Experts predict it could be close to seven years for the world to reach herd immunity, according to Bloomberg's vaccine tracker. For the United States, it's possible it could be a year away.
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The U.S. is administering around 1.4 million doses per day. At that pace, it's projected the nation will reach herd immunity with at least 70 to 80 percent of the population vaccinated just in time to ring in the start of 2022.
That's 11 months away.
ABC7 consulted Stanford Infectious Disease physician Dean Winslow.
"Do you agree with that prediction?" ABC7's Stephanie Sierra asked.
"I do," Winslow said. "That's very doable based on the fact we need to have close to 300 million immunized before we can get to that magic 75% of the population."
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UCSF lead epidemiologist Dr. George Rutherford predicts it will happen even sooner.
"I think we may see it a bit earlier," Rutherford said. "Which would be a combination of vaccine acquired immunity and naturally acquired immunity."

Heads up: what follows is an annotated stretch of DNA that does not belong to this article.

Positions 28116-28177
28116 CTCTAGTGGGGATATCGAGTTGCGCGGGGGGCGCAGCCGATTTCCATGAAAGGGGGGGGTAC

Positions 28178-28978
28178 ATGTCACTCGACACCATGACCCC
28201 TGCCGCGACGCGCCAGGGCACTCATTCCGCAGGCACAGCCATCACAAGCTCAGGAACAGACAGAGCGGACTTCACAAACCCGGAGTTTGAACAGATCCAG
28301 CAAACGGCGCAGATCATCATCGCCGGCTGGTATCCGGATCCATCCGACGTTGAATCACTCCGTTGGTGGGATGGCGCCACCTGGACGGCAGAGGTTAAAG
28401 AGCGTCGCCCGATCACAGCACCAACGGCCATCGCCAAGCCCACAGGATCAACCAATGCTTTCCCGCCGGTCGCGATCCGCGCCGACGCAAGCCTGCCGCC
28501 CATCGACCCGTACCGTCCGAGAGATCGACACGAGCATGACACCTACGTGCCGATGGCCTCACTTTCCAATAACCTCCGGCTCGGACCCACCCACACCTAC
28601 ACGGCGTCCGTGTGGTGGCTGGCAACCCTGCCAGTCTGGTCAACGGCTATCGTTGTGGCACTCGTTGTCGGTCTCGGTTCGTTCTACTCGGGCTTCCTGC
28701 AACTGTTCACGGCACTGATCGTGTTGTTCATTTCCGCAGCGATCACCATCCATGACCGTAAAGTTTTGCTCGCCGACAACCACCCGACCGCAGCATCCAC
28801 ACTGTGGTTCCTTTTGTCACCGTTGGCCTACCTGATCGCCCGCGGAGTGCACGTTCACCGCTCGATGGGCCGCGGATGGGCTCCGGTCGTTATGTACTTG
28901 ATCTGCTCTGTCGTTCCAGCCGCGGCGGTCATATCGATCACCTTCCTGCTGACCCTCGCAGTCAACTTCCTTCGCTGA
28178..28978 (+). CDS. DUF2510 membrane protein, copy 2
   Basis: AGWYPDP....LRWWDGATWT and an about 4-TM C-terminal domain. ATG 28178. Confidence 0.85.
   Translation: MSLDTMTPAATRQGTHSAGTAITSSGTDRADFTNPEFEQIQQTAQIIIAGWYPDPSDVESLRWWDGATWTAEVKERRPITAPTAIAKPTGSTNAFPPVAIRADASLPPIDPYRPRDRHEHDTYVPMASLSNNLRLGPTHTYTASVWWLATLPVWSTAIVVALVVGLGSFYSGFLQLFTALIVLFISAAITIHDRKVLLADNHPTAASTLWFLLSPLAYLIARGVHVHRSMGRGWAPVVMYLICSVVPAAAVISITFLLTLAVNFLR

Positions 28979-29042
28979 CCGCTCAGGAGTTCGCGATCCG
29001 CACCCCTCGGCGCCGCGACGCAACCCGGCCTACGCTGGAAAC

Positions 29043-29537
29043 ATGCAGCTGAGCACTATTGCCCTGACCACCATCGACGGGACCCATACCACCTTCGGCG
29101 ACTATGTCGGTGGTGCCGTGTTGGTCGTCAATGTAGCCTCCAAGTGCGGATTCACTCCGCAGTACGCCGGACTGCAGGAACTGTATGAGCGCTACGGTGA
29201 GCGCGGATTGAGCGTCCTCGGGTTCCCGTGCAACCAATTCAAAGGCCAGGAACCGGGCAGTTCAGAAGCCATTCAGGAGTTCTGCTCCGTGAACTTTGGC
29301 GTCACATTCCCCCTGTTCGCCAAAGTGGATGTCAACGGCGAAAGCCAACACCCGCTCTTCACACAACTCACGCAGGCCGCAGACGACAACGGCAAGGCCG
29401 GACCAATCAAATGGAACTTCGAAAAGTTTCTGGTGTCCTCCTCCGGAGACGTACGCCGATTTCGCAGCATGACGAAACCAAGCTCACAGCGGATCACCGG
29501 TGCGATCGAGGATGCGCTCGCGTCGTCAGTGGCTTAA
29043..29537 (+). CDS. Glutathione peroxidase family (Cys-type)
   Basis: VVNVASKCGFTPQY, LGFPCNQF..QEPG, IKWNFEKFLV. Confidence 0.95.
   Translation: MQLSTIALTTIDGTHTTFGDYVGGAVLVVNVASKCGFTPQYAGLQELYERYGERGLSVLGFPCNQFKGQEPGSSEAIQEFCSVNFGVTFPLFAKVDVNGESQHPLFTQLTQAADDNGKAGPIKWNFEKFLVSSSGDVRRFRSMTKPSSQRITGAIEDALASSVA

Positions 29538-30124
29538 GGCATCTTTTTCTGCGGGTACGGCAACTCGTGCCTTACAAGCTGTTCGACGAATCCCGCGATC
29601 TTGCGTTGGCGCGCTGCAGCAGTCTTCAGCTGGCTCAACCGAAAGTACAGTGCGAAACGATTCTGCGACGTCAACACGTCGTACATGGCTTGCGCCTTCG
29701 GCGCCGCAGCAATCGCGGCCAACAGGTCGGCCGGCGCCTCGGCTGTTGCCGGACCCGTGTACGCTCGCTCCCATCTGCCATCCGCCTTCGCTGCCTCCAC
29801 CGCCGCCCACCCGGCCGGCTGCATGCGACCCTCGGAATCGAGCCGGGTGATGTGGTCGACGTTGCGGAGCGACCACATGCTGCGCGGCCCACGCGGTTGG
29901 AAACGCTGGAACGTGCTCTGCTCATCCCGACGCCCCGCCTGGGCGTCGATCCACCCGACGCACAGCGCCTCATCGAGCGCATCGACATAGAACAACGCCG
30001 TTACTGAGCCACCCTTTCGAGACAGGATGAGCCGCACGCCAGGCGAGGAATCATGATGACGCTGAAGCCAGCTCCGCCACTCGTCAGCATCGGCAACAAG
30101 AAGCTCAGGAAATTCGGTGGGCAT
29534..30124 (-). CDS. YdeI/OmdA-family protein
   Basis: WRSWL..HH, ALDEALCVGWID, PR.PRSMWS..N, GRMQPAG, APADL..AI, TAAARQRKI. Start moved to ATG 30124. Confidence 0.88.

"How soon?" Sierra asked.
"We may see it by the time we start going back to school by late August, something like that," he said.
Worldwide it's a different story.
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Currently, 4.6 million COVID-19 vaccine doses are being administered globally per day, according to Bloomberg's tracker. Experts suggest at that pace it will take close to seven years to get to herd immunity worldwide, taking into consideration over evolving variants.
"The British variant is totally susceptible to the vaccine," Rutherford pointed out. "The others, the South African, the Brazilian one maybe somewhat less so how is that going to fit into this whole puzzle?"
The good news is California is making steady progress.
ABC7's data analysis found the average number of doses administered per day in California have nearly doubled in the past few weeks. In mid-January, around 87,207 doses were administered per day. This week, around 173,763 doses were administered per day.
ABC7's Lindsey Feingold contributed to this report.
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